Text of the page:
Grave Matters 

Death and Dying in Victorian Britain    

RSVP Conference: Murder, religion and… umbrella’s?!

It has been an awful long while since I have written a blogpost, as a lot has been going on, but I am not writing to blog about that. Instead, I would like to devote this blogpost to the RSVP (Research Society for Victorian Perodicals) 2015 conference, which was held from July 10 – 11 in the lovely city of Ghent.

As I am a true introvert going to conferences always is a bit of a “thing” for me. You can pretty much compare it to climbing the mount Everest, going bungee jumping for the first time because a friend talked you into it or something of the sort. I am always incredibly nervous. Not so much about giving the presentation itself (well, OK that still gets to me a little), as the entire networking which surrounds it. But looking back, with this conference there really was no need to be worried. All the RSVP members are extremely kind and welcoming. They easily strike up a conversation with you and are sincerely interested in the research that you are conducting. It really has been one of the most lovely conferences I have visited up to now, both with regard to the people, as well as the quality of the papers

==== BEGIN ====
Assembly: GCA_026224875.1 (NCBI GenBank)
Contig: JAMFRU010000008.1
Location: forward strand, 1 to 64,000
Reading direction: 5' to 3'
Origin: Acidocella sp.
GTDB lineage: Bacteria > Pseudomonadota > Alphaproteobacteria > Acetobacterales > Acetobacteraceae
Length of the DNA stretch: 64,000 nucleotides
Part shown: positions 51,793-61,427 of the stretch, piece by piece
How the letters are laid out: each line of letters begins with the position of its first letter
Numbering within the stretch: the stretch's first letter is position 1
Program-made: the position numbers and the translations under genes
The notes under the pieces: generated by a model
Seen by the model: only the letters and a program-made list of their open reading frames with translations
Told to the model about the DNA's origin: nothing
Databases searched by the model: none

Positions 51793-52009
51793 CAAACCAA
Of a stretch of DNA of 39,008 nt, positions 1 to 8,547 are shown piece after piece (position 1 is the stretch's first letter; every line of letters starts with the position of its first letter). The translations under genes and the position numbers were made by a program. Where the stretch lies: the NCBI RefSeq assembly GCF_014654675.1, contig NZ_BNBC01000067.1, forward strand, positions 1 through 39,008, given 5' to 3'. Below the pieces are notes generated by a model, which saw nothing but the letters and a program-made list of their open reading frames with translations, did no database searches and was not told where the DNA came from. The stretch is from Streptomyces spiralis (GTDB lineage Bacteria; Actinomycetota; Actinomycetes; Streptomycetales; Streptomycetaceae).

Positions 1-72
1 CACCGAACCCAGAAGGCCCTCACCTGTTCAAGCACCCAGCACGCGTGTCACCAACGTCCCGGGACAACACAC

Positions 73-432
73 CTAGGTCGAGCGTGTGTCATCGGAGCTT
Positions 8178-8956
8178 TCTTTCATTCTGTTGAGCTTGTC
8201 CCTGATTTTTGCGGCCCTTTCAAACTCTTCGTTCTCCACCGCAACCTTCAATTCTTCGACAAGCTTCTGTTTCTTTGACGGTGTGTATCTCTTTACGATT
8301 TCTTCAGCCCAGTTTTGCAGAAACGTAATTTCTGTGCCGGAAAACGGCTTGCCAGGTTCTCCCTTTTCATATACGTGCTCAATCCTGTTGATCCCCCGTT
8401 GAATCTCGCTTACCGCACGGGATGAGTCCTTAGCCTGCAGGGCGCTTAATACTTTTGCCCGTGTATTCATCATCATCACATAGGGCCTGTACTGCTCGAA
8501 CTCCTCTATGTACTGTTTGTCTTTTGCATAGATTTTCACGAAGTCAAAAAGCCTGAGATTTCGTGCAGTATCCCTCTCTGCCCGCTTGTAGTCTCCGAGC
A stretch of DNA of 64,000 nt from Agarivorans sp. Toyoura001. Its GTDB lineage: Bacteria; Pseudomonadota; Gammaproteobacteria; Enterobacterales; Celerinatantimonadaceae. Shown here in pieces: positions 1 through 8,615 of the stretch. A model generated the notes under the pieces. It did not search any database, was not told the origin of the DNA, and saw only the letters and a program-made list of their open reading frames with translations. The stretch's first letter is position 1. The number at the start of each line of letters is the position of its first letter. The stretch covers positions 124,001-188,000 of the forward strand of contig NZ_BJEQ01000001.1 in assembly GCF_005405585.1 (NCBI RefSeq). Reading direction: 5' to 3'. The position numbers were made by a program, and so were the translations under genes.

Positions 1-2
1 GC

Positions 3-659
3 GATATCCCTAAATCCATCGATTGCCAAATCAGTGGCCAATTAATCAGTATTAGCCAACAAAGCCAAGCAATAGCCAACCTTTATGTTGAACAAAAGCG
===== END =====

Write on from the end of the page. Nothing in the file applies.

The conference was marked by some surprising discoveries, which unfortunately did not always receive the attention they deserved. Jeremy Parott’s discovery of a 20 volume set of All the Year Round presumably owned and annotated by non-other than Dickens himself, hit like a bomb, and as many of my readers will have noticed, was picked up by the media rather quickly. However, I would like to draw attention to a panel which undermined many of the prejudices which have come into existence regarding religious popular fiction.

The panel I am referring to was entitled “the religious press”, and unfortunately was not attended by many. Through a clever use of graphs Anne DeWitt was able to show us just much more media coverage (think advertisements, reviews etc.) religious novels were receiving during the end of the century than non-religious novels. What her graphs and research appear to indicate is that a now obscure religious novel entitled Robert Elsmere [1888] by Mrs Humphry Ward was in comparison far more popular than the now famous George Elliot’s Middle March [1871]. This was quite the eye opener for me, as a lot of the sources I have been consulting state that the religious novel became less popular over the course of the Victorian era. DeWitt’s research appears to indicate that this was indeed not the case.